WC IN THE RUHR
Known as WC, toilet, lavatory, bathroom, loo or water closet, the names for a place to relieve oneself are numerous. And some of the first thoughts associated with public toilets are not necessarily positive. But sometimes there is just no way around them.
The small, modern sanitary facilities that are placed around cities and towns are normally cleaned automatically between use. In Germany these come with a small cost but in addition, larger stores and shopping malls offer an alternative, most of which are free of charge.
Germany has more than enough regulations. One quirky example of German law that aids society apparently also states that everyone is allowed to use the toilets or restrooms in any pub. However, typically, toilets in restaurants and pubs are for customers only and therefore for free. Sometimes though, someone from the cleaning personnel sits in front of a small table with a saucer on it where patrons can leave a tip. If not, then a small note may announce a fee of around 50 cents for using the facilities, which may be a must or may be optional.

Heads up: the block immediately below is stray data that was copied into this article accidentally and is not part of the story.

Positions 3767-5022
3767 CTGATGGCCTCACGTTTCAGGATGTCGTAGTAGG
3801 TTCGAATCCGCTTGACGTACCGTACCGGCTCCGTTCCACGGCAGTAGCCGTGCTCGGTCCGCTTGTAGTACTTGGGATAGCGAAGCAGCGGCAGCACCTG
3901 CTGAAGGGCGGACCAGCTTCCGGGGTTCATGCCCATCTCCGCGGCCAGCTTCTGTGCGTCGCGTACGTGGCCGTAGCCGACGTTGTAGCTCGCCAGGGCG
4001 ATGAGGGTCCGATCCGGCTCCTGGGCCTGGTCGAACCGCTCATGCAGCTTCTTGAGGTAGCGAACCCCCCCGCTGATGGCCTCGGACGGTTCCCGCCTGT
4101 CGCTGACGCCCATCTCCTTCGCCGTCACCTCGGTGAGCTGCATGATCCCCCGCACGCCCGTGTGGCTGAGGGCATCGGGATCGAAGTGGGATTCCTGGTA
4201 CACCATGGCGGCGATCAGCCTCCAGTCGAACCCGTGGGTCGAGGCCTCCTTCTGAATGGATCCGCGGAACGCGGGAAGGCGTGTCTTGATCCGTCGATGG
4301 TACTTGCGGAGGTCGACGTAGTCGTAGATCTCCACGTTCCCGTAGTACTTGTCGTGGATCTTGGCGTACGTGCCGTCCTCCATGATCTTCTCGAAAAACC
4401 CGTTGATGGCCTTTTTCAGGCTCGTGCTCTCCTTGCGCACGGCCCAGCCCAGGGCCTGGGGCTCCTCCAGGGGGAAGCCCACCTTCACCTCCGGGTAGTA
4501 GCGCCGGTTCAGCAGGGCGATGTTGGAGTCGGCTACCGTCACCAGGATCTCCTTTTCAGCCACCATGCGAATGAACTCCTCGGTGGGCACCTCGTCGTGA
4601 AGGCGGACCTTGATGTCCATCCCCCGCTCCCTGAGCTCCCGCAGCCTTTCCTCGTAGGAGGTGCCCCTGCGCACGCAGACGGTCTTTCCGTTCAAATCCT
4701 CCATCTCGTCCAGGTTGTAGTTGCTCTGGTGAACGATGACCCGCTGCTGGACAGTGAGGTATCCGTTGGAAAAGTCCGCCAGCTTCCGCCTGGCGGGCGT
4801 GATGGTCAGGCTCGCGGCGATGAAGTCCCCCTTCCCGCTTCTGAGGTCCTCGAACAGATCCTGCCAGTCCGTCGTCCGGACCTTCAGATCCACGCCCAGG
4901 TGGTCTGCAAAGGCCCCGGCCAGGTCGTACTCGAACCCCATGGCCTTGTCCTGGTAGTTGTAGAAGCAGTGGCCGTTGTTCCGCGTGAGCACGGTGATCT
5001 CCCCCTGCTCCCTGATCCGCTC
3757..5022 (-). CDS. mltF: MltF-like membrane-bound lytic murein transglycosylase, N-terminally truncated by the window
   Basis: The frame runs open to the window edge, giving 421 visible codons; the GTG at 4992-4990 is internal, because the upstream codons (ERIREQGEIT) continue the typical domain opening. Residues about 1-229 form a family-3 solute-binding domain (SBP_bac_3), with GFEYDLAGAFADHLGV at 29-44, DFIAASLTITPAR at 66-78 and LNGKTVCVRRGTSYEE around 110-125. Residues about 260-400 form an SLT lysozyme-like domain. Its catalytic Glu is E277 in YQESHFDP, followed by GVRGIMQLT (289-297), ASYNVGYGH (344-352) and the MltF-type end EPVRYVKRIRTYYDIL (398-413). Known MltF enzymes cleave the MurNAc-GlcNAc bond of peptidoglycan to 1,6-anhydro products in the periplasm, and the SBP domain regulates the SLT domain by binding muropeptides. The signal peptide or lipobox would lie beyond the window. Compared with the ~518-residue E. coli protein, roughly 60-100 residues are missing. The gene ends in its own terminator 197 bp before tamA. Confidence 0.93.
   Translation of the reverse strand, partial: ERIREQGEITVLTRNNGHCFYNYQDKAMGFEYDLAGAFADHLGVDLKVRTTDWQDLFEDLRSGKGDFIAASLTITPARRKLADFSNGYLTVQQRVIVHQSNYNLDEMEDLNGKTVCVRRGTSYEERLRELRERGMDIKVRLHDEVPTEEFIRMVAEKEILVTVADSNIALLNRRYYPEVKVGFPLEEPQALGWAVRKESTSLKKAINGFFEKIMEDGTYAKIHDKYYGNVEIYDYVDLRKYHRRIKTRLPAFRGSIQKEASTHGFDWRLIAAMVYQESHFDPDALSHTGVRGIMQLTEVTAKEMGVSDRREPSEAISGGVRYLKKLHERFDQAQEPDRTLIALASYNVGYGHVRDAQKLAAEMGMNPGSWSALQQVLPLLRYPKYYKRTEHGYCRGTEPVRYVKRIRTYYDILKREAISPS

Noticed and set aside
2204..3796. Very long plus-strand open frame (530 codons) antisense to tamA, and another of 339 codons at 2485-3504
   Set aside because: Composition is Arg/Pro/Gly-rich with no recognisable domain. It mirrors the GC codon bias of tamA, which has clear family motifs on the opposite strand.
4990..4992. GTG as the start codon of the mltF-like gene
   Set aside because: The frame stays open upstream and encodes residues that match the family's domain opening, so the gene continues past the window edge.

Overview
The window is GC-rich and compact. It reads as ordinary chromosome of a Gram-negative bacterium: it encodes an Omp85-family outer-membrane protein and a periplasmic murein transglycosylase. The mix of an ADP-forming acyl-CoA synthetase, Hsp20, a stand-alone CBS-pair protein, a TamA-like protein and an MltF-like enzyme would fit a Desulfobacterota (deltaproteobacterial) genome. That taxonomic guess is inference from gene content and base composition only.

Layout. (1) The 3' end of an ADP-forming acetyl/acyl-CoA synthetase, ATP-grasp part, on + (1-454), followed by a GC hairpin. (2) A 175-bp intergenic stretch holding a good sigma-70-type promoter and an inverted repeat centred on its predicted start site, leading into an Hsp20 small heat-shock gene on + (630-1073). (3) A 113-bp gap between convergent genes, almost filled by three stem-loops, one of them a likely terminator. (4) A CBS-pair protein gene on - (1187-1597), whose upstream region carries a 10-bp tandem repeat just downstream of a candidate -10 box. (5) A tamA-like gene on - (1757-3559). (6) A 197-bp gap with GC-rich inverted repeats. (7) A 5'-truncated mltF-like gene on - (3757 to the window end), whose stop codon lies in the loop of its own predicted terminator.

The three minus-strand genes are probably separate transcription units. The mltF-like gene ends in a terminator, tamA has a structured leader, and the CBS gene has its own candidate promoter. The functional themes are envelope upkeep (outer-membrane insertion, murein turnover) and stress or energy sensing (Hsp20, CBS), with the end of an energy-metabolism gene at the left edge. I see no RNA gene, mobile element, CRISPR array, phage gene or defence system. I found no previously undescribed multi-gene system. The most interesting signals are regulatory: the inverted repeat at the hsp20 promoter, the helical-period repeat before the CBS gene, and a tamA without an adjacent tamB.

By Jaana Streich-Schulz, Jul 12 2021
We stand in a foreign culture finding ourselves pointing, gesticulating and hoping to be understood. Many Germans speak at least some English. However, some expats relocating to the Ruhr Metropolis may wish to carry a few basic but helpful words with them for use in awkward moments.
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